Information about the author.
Vivian Gornick, one of our finest critics, tackled the theme of love and marriage in her last collection of essays, The End of the Novel of Love, a National Book Critics Circle Award finalist. In this new collection, she turns her attention to another large theme in literature: the struggle for the semblance of inner freedom. Great literature, she believes, is not the record of the achievement, but of the effort.
Gornick, who emerged as a major writer during the second-wave feminist movement, came to realize that “ideology alone could not purge one of the pathological self-doubt that seemed every woman’s bitter birthright.” Or, as Anton Chekhov put it so memorably: “Others made me a slave, but I must squeeze the slave out of myself, drop by drop.” Perhaps surprisingly, Gornick found particular inspiration for this challenge in the work of male writers—talented, but locked in perpetual rage, self-doubt,…[more]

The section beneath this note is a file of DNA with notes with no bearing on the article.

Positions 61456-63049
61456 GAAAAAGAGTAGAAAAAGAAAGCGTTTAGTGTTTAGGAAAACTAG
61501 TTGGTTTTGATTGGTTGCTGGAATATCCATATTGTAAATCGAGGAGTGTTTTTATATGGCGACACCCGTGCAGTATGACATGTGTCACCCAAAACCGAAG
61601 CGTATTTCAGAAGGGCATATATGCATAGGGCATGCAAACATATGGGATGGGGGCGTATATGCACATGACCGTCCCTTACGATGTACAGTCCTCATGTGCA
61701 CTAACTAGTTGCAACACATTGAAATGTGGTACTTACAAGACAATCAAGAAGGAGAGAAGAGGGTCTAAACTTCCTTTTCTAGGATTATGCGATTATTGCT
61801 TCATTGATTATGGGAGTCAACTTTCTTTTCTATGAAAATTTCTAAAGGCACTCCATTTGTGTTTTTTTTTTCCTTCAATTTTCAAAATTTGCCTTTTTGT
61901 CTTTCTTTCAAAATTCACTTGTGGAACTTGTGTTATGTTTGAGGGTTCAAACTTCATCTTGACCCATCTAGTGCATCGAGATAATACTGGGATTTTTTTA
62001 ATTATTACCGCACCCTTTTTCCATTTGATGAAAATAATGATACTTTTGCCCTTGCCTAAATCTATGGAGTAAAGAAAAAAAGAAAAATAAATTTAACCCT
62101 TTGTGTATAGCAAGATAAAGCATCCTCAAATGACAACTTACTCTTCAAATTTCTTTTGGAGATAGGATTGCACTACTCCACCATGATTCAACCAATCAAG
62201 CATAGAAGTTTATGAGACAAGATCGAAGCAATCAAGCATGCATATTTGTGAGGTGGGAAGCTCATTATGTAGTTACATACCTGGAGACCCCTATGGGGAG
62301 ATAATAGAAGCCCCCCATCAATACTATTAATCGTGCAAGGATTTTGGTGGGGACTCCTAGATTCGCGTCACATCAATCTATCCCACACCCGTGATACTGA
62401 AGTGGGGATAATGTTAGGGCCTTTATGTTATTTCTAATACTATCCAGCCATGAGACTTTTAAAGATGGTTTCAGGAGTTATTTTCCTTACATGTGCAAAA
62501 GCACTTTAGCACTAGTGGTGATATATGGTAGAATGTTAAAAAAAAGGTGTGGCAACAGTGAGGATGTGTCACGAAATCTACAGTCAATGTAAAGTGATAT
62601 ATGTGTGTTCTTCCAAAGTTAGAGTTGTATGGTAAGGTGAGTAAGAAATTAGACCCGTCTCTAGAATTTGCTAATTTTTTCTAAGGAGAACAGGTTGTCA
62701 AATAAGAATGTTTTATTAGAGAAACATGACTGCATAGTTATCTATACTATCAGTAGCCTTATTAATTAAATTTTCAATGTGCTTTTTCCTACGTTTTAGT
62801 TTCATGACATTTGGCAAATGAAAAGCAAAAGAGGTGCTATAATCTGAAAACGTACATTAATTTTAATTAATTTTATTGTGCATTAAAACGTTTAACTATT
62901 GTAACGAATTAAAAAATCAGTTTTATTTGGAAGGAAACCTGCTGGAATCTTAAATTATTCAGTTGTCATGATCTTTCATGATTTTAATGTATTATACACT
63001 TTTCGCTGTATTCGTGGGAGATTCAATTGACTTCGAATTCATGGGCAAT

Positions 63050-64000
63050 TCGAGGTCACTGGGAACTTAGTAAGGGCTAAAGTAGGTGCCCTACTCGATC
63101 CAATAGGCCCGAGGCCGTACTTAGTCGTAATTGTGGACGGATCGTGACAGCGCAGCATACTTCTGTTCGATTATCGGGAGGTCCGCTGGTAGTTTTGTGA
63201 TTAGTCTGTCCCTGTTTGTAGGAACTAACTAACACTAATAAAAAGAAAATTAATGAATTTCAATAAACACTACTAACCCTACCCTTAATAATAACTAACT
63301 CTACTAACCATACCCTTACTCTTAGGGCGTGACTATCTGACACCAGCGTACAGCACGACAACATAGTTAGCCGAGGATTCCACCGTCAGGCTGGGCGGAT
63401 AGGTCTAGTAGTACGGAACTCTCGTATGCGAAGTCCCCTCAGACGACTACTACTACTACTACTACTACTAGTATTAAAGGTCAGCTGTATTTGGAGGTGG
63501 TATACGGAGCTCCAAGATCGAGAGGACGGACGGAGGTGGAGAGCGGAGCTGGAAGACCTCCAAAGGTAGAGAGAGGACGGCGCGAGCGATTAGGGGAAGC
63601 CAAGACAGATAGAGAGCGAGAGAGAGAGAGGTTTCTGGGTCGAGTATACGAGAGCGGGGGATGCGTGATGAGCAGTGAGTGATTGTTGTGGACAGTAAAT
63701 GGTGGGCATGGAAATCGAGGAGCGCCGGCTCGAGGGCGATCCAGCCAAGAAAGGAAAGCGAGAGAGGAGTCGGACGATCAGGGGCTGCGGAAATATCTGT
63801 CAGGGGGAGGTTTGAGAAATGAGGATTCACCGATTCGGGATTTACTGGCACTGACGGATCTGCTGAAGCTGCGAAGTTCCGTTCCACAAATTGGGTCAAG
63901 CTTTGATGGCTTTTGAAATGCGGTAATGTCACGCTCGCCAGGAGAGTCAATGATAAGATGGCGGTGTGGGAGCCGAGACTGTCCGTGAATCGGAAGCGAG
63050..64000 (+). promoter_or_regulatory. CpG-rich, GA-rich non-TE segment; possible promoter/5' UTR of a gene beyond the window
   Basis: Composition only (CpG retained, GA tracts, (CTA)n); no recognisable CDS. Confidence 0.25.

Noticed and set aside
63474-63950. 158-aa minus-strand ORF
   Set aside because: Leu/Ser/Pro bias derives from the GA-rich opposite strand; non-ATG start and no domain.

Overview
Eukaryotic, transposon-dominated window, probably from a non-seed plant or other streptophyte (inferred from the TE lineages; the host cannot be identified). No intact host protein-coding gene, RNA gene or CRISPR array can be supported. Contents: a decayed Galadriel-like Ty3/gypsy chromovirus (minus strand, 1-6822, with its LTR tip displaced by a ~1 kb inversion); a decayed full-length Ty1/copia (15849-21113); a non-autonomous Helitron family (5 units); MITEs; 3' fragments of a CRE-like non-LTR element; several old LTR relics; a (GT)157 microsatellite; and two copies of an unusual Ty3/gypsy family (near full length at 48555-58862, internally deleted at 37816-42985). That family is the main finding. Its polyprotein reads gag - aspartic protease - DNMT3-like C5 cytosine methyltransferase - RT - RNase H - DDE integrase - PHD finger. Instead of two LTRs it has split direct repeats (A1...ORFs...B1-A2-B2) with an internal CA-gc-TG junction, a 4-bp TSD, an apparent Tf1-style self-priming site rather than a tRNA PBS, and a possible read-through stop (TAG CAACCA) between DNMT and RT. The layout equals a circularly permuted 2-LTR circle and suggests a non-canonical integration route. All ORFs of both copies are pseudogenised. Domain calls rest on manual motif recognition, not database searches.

In this book of new and collected critical essays, Vivian Gornick turns the searching intelligence and honesty of insight that mark her memoirs on the work—and the lives—of writers she admires, among them Jean Rhys, Willa Cather, Christina Stead, and George Meredith. In doing so, she examines a century of novels of love-in-the-Western-world and comes to see that, for most writers, it is the drama of our angry and frightened selves in the presence of love that is our modern preoccupation.